George Zimmerman: Continuance, Sanctions and Gag Order Sought

There's been a spate of new pleadings in the George Zimmerman case. (This morning's filings are discussed here.) The defense is asking for a trial continuance (motion here) because of expert Alan Reich, who it appears, is not a speaker identification expert or analyst but a "speech" analyst. The state didn't turn over his report making this evident until May 10. It wants more time to verify Reich's credentials and determine whether his area of expertise really is an area of expertise, and to retain its own expert. (My analysis of Reich's report, which I called a joke, is here.)

The defense also filed another motion for sanctions against the state (available here). Turns out, the state didn't deliver and hasn't delivered any reports of items extracted from Trayvon Martin's phone, or identify any items extracted from the phone. What it did was turn over a raw "bin" file which is unreadable without special software. The state has the software and the defense says it is "undeniable" that the state analyzed what's in the bin files and compiled reports, but failed to identify any items extracted from the files as exculpatory or impeaching and failed to disclose any reports on the items extracted. As O'Mara says, it's like they turned over the letters A to Z and said all the words you need are in there, go find them. That's not what Brady and Giglio require. [More...]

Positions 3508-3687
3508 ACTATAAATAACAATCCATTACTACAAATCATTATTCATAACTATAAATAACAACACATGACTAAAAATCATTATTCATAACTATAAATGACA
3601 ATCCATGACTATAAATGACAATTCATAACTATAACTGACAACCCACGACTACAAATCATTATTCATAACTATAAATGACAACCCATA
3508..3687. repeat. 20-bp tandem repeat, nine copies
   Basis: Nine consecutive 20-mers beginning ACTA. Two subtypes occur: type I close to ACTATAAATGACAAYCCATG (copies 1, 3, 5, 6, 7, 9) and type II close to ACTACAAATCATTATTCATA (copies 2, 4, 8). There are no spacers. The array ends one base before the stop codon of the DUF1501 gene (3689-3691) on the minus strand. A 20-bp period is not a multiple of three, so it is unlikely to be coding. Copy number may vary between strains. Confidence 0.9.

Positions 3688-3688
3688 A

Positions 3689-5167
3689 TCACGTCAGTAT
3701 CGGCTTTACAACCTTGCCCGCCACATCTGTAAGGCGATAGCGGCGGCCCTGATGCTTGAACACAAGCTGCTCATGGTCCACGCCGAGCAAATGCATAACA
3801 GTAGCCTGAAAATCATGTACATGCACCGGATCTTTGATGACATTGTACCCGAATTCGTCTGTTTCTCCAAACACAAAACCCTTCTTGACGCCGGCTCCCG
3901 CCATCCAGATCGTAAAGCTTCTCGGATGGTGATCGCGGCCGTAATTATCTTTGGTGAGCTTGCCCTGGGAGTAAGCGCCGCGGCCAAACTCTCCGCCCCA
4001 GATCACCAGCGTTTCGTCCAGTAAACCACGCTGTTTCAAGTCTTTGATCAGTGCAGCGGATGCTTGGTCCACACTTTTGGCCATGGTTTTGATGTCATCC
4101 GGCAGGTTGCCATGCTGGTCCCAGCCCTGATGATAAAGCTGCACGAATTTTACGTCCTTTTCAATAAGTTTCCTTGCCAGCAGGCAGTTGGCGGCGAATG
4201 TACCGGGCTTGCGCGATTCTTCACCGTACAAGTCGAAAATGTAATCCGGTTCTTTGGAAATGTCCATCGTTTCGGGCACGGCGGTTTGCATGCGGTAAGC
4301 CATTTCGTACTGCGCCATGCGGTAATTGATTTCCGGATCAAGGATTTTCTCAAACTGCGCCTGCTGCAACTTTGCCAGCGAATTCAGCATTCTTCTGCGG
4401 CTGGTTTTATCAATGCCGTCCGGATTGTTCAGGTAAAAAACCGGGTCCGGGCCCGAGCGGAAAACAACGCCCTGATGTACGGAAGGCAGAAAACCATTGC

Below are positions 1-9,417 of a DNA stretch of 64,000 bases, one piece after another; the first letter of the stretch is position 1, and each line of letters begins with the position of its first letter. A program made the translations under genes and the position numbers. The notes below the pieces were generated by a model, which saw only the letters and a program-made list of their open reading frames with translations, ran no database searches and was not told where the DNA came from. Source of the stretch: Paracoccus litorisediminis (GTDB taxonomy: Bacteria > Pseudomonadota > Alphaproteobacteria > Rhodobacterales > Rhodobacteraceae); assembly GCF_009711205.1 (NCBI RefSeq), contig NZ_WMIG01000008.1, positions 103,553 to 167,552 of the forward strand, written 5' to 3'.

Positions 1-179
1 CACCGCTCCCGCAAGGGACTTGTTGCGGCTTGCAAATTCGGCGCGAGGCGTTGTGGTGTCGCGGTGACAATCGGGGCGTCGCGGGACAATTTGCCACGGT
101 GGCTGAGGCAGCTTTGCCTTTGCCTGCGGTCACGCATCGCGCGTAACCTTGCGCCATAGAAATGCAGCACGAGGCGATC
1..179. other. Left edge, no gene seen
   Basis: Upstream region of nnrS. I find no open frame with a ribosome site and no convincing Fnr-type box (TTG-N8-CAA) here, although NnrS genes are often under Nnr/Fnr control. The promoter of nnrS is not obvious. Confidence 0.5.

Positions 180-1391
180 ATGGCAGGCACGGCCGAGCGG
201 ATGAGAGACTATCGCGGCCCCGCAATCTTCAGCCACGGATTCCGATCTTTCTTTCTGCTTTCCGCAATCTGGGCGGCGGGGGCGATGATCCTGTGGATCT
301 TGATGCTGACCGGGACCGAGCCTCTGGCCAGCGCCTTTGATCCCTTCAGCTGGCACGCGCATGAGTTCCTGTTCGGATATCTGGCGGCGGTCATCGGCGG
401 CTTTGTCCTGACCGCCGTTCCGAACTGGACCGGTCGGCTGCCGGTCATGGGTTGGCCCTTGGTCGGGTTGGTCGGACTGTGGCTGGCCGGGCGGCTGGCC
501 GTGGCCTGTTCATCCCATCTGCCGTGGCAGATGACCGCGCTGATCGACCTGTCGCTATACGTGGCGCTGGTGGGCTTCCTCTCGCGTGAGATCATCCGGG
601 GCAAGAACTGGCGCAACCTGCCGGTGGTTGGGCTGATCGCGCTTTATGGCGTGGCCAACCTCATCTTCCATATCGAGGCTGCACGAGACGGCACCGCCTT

If the state reviewed the photographic images, videos and text messages in the bin files and found any that could be favorable to the defense or impeaching of state witnesses, it has to identify and provide them. The defense was able to retain an expert with access to software that could read some of the files, which is how it obtained the materials it disclosed earlier today. But it has no idea if the state is sitting on more of these kinds of items, since it refuses to acknowledge its obligation to turn them over.

The defense writes: